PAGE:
Maile Chapman and I did a collaboration in graduate school [at Syracuse University], a performance piece called “Performing Loss” about a Victorian-era woman who goes to visit a medium to talk to her dead daughter. Your employment options as a woman at the time were teacher, factory worker, sex worker, or medium. And if you wanted to work on your own terms, medium was the only job.

Spiritualism was kind of a precursor to feminism, because “women’s intuition” is what allowed them to act as mediums. The mother who comes to see the medium, she doesn’t know that her daughter died at birth because her husband got syphilis from a sex worker. A lot of babies died or were compromised because of venereal diseases that men brought home. And of course no one talked about it at the time.

And what was that collaboration like for you?

It was gothic, fun, scary, spooky! I wrote these lyric bookends for the more traditional play that Maile wrote. We read all the same texts and wrote our pieces without showing them to each other. It turns out that we had these crazy weird supernatural connections in our work. It was so much fun, and we both had a really good time. We had similar tastes and aesthetics.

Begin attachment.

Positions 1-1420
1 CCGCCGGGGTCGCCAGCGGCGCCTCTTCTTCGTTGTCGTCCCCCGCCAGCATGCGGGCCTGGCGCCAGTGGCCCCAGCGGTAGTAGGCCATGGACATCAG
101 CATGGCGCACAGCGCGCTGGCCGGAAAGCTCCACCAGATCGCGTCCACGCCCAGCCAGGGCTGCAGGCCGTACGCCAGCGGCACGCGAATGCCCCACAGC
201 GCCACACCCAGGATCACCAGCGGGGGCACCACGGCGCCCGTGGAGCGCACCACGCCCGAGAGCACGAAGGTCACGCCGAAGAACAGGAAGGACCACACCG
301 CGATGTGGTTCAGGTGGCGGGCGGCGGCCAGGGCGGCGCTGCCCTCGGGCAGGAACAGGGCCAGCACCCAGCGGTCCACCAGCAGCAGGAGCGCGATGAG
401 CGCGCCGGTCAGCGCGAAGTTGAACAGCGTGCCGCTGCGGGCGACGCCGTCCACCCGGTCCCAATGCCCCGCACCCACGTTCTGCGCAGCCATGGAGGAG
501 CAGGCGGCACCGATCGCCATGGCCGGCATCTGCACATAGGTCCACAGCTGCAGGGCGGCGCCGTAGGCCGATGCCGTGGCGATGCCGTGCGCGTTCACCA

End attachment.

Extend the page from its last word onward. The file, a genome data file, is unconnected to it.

I also have a book, Home/Birth that I wrote with my friend Rachel Zucker, it was our first creative collaboration We sent a manuscript back and forth and literally wrote between each others lines.

What role does ego play in your work, and how does it effect your collaborative process?

I’d say my work is pretty ego driven in the sense that I mostly write in first person and my work is post-confessional. I’m interested in my own life and own experiences, which is kind of ego driven. I’m so glad to challenge my ego and my sense of authorship in a collaboration, I really like that.

I think it’s a gendered choice or taste, being really interested in losing a sense of who is speaking and having a voice that feels collective. In Home/Birth, Rachel and I couldn't remember by the end who wrote what, who said what, and we really delighted in that. We thought it was a really feminist way to go about that project.

I’m so glad to give over what I do for the sake of a collaboration. It’s a pleasure to take myself away from my normal habits and voices and see what else could happen.

Your poem “Honey” is about being pregnant and eating cheesy goldfish crackers. Defend yourself, madam. Can anything be a poem?

Hah! That poem is about a lot of other things too.

No, I don’t think anything can be a poem. That one has a lot of craft, and I was thinking carefully about form. It was a dream poem, a prayer poem. The idea that anything can be a poem takes away how much work it is to think in a poetic space. I like poems that feel spontaneous, casual, and easy. I like reading them, writing them, but it’s not to say that there’s anything easy about a poem.

There’s a lot of boring language use out there, cliched, heavy-handed words. I’m not even thinking of the world of poetry but of media, conversation, everywhere that language is used, and none of that is poetry.